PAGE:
Archive | 1:22 am


3 Oct

It was 3 a.m. in early October, nine years ago, when I shut my books with finality, picked up my messenger bag and walked out of Bird Library into the night. Shivering as I hurried home, my eyes glanced at the temperature gauge on campus. It showed 51 degrees, the lowest since I landed in June. That chilly memory is my first of what would be many much-loved American Falls.

The seasons ensure you do not ignore the passing of their baton. The evenings get crisper, leaves nightly dip themselves in wine, pumpkins appear at stores and farmer’s markets, and orange-brown-red-gold hues spread their deep, warm glow on the streets, on new fashions, on suddenly-scurrying, back-to-school life.

Memories abound. Of trips to the Catskills. Of freshly-baked rolls. Of a boy on a bus for 17 hours, headed north to see me. Upstate New York runs a-riot, singing requiems for earth-bound leaves. Scarves snuggle against grateful necks and noses sniff the cinnamon-apple scent of preparation.

The Delaware river rushes past us. Everybody’s in a hurry to get to the City! But wait a while, there’s a town called New Hope. Stay, unwind, explore. It has amber pendants and Mexican flan and carries carefree laughter on its wind. If you look around, you’ll find three Indian girls in hats, grinning into the camera, the future and the sun.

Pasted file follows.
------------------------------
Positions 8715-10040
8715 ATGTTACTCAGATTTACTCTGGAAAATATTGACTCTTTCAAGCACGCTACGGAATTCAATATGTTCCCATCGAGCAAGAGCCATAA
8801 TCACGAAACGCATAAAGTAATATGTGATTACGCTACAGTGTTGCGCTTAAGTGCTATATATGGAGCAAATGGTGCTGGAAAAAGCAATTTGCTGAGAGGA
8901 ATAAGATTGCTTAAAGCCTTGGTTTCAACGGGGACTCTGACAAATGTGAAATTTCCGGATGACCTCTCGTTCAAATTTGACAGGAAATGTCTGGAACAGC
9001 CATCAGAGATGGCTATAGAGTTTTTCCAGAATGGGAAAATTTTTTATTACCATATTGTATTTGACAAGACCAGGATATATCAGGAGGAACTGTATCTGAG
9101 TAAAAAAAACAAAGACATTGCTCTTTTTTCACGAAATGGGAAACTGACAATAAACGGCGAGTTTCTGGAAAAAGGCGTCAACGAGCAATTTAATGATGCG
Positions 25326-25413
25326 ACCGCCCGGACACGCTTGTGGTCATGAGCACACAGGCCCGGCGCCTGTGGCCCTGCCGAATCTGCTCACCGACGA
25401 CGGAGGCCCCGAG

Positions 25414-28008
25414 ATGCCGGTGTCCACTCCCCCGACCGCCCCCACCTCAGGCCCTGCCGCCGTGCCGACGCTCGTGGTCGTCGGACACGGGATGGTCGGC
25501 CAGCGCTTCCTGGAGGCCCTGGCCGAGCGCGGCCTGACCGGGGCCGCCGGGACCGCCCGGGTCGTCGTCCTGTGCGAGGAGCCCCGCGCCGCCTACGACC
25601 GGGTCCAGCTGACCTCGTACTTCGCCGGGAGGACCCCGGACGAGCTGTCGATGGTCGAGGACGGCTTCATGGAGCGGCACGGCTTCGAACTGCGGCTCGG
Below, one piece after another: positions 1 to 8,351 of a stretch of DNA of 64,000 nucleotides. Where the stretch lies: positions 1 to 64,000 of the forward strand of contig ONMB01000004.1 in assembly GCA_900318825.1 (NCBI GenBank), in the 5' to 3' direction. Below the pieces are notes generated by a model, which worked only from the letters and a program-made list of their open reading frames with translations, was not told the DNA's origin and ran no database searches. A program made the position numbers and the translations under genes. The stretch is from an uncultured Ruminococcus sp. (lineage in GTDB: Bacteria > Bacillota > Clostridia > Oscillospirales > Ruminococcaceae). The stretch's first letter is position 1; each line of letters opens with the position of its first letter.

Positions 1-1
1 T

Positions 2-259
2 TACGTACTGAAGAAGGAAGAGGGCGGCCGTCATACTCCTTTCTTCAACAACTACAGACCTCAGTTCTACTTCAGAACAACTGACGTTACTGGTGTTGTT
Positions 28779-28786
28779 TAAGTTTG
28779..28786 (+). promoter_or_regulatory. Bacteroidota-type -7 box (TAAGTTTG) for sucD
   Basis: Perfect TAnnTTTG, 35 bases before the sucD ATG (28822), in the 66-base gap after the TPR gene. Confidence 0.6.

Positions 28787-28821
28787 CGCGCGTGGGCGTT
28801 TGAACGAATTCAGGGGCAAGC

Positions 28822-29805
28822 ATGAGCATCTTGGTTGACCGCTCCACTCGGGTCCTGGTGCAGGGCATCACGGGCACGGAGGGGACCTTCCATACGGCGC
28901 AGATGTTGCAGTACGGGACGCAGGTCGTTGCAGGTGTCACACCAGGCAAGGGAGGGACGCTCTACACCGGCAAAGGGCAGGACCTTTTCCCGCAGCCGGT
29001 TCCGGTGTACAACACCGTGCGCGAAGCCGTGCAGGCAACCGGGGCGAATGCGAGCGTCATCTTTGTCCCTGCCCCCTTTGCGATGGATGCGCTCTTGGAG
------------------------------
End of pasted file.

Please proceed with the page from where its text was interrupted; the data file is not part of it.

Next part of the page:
Boston welcomes Fall like a mother-in-law’s sister. Acceptable, tolerable and mostly harmless. Unlike the Dreaded Real Thing. It’s hard to be excited about days that nudge you closer to feeling a knife in your bones. So we pick Halloween outfits (and ‘Indian Princess’ is done to death). And take trips to the pumpkin patch, carve sinister grins and light them up with candles on flickering doorsteps. And eat carrot-ginger soup. And throw in the aforementioned pumpkins. And end up looking like one, somewhere along the way.

Fall, to me, is a sign that life is beautiful, and even though hard times await, nobody’s going down without a deafening hurrah and the planet has it in her to charm the pants off you, even as your senses fade into blindness, deafness and wintry-white oblivion.